Japan’s governance evolution continues despite Covid-19 impact

Aug 11, 2020
ICJ’s Shigeo Imakiire discusses the country’s latest governance trends

Since 2014, when Prime Minister Shinzo Abe introduced a stewardship code, Japanese companies have found themselves under sustained pressure to up their corporate governance practices. 

Despite the spread of Covid-19, that pressure has remained high in 2020, with a record number of shareholder proposals filed during the Japanese AGM season.

Below, we speak with Shigeo Imakiire, president of Investor Communications Japan (ICJ), a joint venture of Broadridge and Tokyo Stock Exchange (TSE), about the progress of corporate governance in Japan and the impact of Covid-19 on this year’s shareholder meetings. 

To what extent has corporate governance at Japanese companies improved over the last several years?

We have seen a dramatic improvement in corporate governance since the implementation of the stewardship code and corporate governance code in Japan, as evidenced by the increasing numbers of outside directors, early delivery of proxy materials for AGMs and ICJ platform issuer-participants.

The stewardship code and corporate governance code have been revised and updated every other year to reflect the most recent global trends and issues to be tackled, so most areas any major market should cover have been addressed up to now.

One of the remaining areas may be group governance. Some argue that the Japan market has many listed subsidiary companies compared with other global markets. In this regard, TSE set up a special committee to discuss this issue from the beginning of this year.

Another area is beneficial shareholder identification. Similar to other global markets, Japanese corporate law stipulates that registered shareholders are legal shareholders. Any beneficial shareholders, which are usually institutional asset managers, take decisions in voting at AGMs behind [a] registered [account] without letting issuers know their identity. The European Shareholder Rights Directive II (SRD II) will require such identification to be disclosed to issuers from this year. SRD II may encourage discussion on this matter in Japan.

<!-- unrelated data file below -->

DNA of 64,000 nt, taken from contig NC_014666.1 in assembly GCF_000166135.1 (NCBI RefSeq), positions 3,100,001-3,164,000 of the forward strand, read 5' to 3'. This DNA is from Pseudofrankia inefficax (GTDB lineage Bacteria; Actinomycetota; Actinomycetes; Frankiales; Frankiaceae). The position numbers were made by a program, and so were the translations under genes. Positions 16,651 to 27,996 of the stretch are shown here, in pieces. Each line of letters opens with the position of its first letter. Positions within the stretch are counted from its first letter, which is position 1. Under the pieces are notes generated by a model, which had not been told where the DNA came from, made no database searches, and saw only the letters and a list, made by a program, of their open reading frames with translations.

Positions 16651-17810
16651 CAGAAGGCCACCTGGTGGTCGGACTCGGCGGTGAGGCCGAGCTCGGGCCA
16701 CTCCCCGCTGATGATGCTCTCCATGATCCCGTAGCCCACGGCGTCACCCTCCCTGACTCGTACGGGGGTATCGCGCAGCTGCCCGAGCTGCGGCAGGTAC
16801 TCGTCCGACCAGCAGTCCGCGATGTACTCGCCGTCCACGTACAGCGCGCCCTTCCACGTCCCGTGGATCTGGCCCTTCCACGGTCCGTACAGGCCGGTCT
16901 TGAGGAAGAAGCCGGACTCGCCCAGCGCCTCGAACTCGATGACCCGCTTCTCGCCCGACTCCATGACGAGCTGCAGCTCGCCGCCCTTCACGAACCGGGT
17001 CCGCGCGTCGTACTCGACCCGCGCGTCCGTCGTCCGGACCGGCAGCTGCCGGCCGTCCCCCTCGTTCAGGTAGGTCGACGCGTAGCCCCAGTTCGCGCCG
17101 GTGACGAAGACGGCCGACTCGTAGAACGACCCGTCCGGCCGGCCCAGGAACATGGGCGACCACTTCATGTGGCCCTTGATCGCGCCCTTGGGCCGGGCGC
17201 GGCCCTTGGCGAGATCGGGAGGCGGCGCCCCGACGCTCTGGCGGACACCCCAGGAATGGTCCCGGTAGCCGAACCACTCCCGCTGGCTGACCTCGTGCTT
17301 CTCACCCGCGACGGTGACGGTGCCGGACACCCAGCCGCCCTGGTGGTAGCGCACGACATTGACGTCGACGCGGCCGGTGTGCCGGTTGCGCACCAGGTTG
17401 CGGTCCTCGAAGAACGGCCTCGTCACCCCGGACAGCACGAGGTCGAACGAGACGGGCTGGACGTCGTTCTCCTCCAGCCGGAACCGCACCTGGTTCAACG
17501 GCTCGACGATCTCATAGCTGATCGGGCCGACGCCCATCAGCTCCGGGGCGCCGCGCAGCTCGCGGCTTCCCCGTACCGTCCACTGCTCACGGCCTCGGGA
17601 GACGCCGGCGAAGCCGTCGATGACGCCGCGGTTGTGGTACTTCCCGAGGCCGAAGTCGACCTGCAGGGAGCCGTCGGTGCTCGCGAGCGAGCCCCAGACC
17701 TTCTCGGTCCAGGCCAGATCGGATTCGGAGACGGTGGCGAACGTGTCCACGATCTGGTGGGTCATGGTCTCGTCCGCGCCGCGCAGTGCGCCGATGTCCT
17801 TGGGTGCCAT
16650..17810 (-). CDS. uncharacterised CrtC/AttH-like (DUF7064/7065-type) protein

What influence has activism had in improving governance practices?

Both the stewardship code and corporate governance code encourage communication and constructive dialogue among issuers and institutions. The concept behind the codes, supported by Abenomics, is an offensive corporate governance approach to take more risk to enhance corporate values contrary to the conventional defensive approach. Therefore, constructive proposals and engagements from outside directors, independent directors and institutional investors are welcomed. 

As long as the proposals are deemed constructive, activists can communicate with issuers. 

Although these communications may not directly result in an agreement to change corporate policy or business plans, some of the proposals become adopted and realized in different formats, such as directors’ appointments and repurchasing stock plans.

Did the Covid-19 outbreak affect the types of shareholder demands being put forward?

The number of shareholder proposals increased for this AGM season from last year despite the Covid-19 situation. Proposals from activists rose, particularly in the area of corporate governance, with fewer demands for monetary returns in light of the negative impacts of the Covid-19 outbreak. Any shareholder proposal should be submitted to the company at least eight weeks before the meeting date. Due to the time constraints to finalize the financial documents and auditing this year, some proposals may not be submitted in a timely manner.

Did Covid-19 have any impact on AGM season in Japan from a logistical perspective?

Most of the AGMs in June were held in physical venues and within the regulated three-month period by the end of that month, while attendance [was] limited. Approximately 60 meetings were delayed and 100 meetings were hybrid-style virtual shareholder meetings or live-streamed. A virtual-only AGM is not allowed under Japanese law. Even if some of the meeting formats changed, the dissident shareholders who make shareholder proposals are allowed to make supplementary explanations at the meeting.

Read more about shareholder activism in Japan in the Fall print issue of IR Magazine, due out in September

Sign up to get stories direct to your inbox
logo-black logo-black
Loading